Censorship played an important role in the First World War. Each country involved utilized some form of censorship. This was a way to sustain an atmosphere of ignorance and give propaganda a chance to succeed. In response to the war, the United States Congress passed the Espionage Act of 1917 and Sedition Act of 1918. These gave broad powers to the government to censor the press through the use of fines, and later any criticism of the government, army, or sale of war bonds. The Espionage Act laid the groundwork for the establishment of a Central Censorship Board which oversaw censorship of communications including cable and mail.
Postal control was eventually introduced in all of the armies, to find the disclosure of military secrets and test the morale of soldiers. In Allied countries, civilians were also subjected to censorship. French censorship was modest and more targeted compared to the sweeping efforts made by the British and Americans. In Great Britain, all mail was sent to censorship offices in London or Liverpool. The United States sent mail to several centralized post offices as directed by the Central Censorship Board. American censors would only open mail related to Spain, Latin America or Asia—as their British allies were handling other countries. In one week alone, the San Antonio post office processed more than 75,000 letters, of which they controlled 77 percent (and held 20 percent for the following week).
Soldiers on the front developed strategies to circumvent censors. Some would go on "home leave" and take messages with them to post from a remote location. Those writing postcards in the field knew they were being censored, and deliberately held back controversial content and personal matters. Those writing home had a few options including free, government-issued field postcards, cheap, picture postcards, and embroidered cards meant as keepsakes. Unfortunately, censors often disapproved of picture postcards. In one case, French censors reviewed 23,000 letters and destroyed only 156 (although 149 of those were illustrated postcards). Censors in all warring countries also filtered out propaganda that disparaged the enemy or approved of atrocities. For example, German censors prevented postcards with hostile slogans such as "Jeder Stoß ein Franzos" ("Every hit a Frenchman") among others.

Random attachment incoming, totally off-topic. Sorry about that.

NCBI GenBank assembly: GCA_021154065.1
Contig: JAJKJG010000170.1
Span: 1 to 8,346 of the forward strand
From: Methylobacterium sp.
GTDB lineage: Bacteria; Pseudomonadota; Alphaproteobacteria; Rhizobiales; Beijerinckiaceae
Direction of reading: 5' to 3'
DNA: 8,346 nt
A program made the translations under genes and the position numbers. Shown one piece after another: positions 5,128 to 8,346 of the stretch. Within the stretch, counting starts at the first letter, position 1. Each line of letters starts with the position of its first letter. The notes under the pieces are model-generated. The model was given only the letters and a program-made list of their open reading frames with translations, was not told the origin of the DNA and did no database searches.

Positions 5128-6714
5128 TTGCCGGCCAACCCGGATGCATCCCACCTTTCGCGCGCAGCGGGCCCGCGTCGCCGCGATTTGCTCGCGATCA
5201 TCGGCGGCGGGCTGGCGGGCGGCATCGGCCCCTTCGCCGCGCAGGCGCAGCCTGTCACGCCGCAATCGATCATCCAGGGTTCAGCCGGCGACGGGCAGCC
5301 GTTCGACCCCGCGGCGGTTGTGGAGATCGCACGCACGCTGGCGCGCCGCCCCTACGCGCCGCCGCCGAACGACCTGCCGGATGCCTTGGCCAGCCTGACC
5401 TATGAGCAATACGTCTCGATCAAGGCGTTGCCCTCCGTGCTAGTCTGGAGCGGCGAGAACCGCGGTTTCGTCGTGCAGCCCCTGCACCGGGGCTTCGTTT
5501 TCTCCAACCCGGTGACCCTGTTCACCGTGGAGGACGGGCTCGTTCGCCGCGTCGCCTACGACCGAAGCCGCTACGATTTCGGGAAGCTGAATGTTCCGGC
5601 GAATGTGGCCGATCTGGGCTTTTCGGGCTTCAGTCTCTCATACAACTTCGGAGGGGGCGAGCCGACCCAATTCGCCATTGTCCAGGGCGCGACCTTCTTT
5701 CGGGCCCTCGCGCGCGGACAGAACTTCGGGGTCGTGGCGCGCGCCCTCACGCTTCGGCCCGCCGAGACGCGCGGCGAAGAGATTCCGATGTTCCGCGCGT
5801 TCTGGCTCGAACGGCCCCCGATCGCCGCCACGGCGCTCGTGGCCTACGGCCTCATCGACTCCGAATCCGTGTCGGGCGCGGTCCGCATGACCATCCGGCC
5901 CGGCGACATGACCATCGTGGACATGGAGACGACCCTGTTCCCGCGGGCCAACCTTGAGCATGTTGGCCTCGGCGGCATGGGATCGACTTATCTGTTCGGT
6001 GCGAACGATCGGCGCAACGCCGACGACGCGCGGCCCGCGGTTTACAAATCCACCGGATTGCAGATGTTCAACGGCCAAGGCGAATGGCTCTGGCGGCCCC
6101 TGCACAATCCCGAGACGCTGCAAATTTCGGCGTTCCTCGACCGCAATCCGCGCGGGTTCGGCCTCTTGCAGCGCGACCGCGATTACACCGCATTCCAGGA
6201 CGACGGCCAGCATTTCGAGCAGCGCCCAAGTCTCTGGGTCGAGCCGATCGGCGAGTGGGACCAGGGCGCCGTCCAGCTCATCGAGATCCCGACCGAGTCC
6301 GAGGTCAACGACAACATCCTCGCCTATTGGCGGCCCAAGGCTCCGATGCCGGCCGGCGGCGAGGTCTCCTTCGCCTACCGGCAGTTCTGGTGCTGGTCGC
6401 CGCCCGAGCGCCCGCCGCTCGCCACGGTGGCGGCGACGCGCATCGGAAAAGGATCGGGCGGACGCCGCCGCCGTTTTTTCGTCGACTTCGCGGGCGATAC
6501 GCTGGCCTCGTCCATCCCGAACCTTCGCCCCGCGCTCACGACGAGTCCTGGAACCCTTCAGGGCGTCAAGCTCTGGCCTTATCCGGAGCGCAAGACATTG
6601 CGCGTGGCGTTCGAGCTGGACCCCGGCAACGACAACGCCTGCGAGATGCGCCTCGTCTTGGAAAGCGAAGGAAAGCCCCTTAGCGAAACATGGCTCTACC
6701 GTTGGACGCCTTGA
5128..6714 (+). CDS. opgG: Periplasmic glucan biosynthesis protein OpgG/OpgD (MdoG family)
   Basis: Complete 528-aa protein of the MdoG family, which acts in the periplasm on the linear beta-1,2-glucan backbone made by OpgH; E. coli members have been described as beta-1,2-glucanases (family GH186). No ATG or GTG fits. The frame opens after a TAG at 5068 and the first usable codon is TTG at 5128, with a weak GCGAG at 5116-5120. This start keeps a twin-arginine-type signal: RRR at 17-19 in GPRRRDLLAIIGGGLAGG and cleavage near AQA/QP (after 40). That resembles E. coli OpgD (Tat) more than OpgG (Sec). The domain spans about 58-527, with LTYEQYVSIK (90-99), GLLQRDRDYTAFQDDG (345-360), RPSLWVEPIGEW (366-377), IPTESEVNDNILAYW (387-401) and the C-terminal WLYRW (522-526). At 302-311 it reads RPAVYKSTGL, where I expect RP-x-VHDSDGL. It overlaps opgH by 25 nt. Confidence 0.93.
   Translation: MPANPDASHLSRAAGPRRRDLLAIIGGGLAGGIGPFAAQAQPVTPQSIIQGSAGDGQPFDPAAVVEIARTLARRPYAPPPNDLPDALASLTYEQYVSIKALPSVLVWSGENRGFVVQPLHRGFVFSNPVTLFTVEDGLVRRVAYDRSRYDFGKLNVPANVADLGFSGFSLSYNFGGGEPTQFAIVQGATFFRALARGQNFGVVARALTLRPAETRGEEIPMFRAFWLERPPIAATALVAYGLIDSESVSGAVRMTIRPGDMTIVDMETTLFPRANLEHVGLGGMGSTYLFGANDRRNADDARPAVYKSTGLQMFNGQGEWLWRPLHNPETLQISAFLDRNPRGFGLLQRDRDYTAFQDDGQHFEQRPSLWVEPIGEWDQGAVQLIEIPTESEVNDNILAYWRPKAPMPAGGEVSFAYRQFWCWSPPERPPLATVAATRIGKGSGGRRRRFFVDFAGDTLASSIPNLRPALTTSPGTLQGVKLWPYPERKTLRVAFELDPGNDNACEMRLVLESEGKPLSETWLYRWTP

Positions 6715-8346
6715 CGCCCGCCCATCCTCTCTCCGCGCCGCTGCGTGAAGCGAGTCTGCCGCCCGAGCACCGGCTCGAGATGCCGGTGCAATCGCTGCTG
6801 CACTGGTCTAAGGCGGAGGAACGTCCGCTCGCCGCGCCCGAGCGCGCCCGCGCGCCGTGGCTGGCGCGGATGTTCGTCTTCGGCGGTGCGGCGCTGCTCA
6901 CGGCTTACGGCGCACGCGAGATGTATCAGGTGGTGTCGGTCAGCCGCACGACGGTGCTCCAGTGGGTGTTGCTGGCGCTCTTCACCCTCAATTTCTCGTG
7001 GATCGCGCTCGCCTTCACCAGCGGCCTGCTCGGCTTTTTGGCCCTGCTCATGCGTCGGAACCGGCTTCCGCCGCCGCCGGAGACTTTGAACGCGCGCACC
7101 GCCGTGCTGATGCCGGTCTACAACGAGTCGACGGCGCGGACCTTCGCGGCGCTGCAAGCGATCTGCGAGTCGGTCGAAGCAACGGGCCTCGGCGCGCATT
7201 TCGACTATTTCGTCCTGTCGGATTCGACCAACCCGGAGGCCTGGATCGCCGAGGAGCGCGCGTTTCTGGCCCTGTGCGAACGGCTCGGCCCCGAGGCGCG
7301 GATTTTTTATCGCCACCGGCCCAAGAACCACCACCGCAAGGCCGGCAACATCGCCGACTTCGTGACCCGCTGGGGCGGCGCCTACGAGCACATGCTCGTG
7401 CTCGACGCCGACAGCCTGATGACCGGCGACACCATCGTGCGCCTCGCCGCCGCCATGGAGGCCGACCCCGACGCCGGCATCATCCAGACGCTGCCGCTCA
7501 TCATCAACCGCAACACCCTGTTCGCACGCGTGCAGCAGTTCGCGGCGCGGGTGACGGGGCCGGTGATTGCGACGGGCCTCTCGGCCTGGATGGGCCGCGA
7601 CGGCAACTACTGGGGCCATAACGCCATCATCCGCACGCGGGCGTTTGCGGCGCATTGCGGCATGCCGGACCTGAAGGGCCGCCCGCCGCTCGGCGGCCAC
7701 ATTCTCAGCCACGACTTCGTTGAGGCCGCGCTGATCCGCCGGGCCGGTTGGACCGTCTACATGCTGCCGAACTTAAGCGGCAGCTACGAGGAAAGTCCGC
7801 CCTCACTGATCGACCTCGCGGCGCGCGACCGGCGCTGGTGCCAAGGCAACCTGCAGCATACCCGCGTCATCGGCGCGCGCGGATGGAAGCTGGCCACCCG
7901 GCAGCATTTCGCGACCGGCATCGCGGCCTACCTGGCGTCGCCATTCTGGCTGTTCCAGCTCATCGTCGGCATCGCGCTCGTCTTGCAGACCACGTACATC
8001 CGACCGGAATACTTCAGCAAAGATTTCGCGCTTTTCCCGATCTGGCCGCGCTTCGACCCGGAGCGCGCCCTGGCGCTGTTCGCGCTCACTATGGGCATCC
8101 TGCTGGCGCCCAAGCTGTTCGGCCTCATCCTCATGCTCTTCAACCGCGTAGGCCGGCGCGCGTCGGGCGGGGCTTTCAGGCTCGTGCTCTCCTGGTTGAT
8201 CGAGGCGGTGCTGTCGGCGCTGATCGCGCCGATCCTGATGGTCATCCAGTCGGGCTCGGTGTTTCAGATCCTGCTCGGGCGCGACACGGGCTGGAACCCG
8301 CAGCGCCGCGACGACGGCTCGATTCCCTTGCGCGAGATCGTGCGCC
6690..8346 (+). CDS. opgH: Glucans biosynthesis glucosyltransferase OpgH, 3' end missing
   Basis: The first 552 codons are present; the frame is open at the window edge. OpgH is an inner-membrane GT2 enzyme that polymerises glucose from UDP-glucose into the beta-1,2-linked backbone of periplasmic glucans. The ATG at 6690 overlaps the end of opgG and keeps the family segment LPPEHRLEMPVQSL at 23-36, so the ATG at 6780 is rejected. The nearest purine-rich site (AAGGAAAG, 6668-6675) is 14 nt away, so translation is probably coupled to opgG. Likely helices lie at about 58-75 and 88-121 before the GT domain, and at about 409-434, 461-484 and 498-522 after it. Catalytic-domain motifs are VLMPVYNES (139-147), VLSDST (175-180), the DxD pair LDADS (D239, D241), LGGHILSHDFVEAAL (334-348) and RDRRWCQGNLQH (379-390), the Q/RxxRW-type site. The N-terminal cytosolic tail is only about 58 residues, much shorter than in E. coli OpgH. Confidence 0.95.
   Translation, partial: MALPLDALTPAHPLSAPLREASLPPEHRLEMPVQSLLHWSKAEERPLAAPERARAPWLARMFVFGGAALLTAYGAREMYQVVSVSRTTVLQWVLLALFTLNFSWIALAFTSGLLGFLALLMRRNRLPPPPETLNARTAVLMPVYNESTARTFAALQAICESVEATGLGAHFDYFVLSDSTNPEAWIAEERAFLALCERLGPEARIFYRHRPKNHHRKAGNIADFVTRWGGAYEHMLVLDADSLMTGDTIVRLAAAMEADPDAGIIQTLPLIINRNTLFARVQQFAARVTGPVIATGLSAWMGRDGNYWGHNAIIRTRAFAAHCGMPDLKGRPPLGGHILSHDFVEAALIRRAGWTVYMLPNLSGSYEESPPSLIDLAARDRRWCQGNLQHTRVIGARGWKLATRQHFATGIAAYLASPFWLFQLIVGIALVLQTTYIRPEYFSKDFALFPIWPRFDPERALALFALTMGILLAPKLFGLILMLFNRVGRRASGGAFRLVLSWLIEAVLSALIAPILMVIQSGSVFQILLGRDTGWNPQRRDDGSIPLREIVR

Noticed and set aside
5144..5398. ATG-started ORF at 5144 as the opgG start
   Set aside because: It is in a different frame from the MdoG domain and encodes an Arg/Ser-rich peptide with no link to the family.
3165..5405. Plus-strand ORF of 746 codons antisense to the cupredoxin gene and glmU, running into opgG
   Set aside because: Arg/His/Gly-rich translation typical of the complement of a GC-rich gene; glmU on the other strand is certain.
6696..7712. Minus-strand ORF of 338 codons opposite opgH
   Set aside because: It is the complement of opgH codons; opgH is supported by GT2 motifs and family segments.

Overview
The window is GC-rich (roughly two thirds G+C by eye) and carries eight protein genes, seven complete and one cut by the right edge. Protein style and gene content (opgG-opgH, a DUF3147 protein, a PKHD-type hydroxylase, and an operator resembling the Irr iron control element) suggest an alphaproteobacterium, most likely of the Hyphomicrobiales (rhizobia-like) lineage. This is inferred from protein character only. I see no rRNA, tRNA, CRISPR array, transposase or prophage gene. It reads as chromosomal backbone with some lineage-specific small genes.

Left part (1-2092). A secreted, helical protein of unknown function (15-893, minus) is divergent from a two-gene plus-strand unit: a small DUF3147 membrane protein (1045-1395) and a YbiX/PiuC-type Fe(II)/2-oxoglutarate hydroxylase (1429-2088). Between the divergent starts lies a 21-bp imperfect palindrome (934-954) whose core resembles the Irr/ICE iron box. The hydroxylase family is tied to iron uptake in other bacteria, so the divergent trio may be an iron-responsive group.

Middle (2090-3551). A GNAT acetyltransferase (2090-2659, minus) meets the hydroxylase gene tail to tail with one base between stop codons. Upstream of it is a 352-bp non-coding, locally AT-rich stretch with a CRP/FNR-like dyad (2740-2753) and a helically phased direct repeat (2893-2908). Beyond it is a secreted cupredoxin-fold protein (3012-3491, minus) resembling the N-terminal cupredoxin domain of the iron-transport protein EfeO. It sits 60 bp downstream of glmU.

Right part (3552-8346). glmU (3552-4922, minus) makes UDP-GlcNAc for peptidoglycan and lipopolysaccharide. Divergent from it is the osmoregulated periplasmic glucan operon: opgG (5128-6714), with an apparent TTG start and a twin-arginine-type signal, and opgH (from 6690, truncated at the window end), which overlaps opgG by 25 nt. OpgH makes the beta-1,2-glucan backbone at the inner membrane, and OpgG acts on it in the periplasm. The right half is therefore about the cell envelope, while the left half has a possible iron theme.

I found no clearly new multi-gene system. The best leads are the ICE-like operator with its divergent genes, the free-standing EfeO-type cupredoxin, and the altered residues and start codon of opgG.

During World War II, both the Allies and Axis instituted postal censorship of civil mail. The largest organisations were those of the United States, though the United Kingdom employed about 10,000 censor staff while Ireland, a small neutral country, only employed about 160 censors.
Both blacklists and whitelists were employed to observe suspicious mail or listed those whose mail was exempt from censorship.